The melanoma antigen (MAGE) proteins all contain a MAGE homology domain (MHD). MAGE genes are conserved in all eukaryotes and have expanded from a single gene in lower eukaryotes to approximately 40 genes in humans and mice. While some MAGEs are ubiquitously expressed in tissues, others are expressed in only germ cells with aberrant re-activation in multiple cancers. Much of the initial research on MAGEs focused on exploiting their antigenicity and restricted expression pattern to target them with cancer immunotherapy. Beyond their potential clinical application and role in tumorigenesis, recent studies have shown that MAGE proteins regulate diverse cellular and developmental pathways, implicating them in many diseases besides cancer, including lung, renal, and neurodevelopmental disorders. At the molecular level, many MAGEs bind to E3 RING ubiquitin ligases and, thus, regulate their substrate specificity, ligase activity, and subcellular localization. On a broader scale, the MAGE genes likely expanded in eutherian mammals to protect the germline from environmental stress and aid in stress adaptation, and this stress tolerance may explain why many cancers aberrantly express MAGEs. Here, we present an updated, comprehensive review on the MAGE family that highlights general characteristics, emphasizes recent comparative studies in mice, and describes the diverse functions exerted by individual MAGEs.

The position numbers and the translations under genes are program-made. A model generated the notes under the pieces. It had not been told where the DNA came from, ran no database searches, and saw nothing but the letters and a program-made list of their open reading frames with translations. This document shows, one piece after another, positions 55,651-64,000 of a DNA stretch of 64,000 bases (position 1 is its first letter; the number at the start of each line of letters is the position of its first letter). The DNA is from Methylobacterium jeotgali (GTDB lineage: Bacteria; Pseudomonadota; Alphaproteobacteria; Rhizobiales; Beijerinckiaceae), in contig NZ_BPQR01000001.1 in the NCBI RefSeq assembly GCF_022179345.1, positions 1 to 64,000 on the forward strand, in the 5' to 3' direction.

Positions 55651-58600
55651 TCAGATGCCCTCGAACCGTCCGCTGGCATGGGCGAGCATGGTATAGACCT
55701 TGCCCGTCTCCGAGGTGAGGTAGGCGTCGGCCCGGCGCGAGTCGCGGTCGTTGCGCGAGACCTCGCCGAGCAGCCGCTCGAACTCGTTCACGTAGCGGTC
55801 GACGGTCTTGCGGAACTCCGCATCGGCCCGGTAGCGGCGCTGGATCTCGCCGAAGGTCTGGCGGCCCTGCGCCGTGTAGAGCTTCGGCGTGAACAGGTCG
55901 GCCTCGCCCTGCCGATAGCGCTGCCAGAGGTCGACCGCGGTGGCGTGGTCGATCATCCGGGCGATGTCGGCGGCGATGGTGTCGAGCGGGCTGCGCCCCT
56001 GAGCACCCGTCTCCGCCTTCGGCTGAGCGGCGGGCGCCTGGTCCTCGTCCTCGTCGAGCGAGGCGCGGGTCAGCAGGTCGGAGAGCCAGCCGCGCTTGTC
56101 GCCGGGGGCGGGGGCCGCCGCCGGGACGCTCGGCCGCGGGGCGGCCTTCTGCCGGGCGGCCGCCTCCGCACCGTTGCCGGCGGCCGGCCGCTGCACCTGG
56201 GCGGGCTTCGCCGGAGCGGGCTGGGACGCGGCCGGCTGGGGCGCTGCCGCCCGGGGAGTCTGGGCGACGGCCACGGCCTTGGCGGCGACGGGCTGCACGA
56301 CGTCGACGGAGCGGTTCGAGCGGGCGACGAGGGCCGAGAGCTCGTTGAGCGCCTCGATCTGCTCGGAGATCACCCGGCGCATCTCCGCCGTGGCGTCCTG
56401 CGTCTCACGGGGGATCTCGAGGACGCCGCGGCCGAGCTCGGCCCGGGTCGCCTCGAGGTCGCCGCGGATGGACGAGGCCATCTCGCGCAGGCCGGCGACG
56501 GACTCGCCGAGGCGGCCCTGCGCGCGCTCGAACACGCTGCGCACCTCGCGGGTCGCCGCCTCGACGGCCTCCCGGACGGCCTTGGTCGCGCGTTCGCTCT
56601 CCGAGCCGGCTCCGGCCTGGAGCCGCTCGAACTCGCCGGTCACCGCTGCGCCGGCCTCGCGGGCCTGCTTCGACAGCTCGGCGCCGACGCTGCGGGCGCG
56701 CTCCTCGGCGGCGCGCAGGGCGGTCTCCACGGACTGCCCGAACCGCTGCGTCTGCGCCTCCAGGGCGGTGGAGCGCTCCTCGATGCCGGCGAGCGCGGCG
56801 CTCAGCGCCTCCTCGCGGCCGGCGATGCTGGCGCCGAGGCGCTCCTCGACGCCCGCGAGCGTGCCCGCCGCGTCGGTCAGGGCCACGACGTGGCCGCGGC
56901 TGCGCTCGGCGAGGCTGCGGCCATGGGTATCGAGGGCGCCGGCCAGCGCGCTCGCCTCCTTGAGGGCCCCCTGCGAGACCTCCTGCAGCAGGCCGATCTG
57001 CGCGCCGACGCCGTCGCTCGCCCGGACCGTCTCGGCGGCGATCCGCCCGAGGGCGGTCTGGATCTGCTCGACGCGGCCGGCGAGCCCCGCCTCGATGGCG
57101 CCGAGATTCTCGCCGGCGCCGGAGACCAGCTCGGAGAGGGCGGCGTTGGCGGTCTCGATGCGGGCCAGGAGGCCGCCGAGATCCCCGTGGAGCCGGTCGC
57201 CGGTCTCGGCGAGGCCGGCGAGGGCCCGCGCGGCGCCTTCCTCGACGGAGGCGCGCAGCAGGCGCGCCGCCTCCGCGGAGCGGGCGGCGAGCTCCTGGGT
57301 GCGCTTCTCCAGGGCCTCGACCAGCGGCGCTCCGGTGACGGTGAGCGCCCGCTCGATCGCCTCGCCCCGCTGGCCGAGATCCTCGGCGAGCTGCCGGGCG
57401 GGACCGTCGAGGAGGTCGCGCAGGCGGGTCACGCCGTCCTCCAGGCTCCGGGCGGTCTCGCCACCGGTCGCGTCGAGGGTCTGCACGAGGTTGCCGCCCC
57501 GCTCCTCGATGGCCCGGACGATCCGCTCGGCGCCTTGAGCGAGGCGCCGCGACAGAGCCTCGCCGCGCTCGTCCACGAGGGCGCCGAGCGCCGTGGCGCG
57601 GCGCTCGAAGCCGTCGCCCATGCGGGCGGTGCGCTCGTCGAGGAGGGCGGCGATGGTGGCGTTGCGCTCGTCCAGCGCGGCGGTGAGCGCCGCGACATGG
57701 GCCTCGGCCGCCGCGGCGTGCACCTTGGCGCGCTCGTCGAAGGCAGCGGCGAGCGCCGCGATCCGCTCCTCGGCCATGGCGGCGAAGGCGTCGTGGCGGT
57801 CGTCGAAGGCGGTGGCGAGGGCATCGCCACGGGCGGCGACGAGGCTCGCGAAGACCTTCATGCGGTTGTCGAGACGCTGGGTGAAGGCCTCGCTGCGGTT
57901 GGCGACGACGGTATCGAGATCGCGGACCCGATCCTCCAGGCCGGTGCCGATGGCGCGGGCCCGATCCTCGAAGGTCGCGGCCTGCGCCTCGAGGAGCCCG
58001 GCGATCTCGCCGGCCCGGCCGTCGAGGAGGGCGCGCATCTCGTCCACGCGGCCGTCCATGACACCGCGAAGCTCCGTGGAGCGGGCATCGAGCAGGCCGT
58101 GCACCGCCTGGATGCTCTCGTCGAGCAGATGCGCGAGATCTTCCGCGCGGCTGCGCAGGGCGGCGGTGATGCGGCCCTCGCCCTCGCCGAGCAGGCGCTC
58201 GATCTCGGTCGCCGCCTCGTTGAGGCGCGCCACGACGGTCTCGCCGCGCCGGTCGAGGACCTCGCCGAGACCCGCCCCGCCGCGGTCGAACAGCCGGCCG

Keywords: AMP-activated kinase (AMPK) DNA damage response E3 ubiquitin ligase MAGE Prader-Willi Syndrome apoptosis cancer cancer testis antigen cell metabolism melanoma antigen spermatogenesis stress granule stress response ubiquitin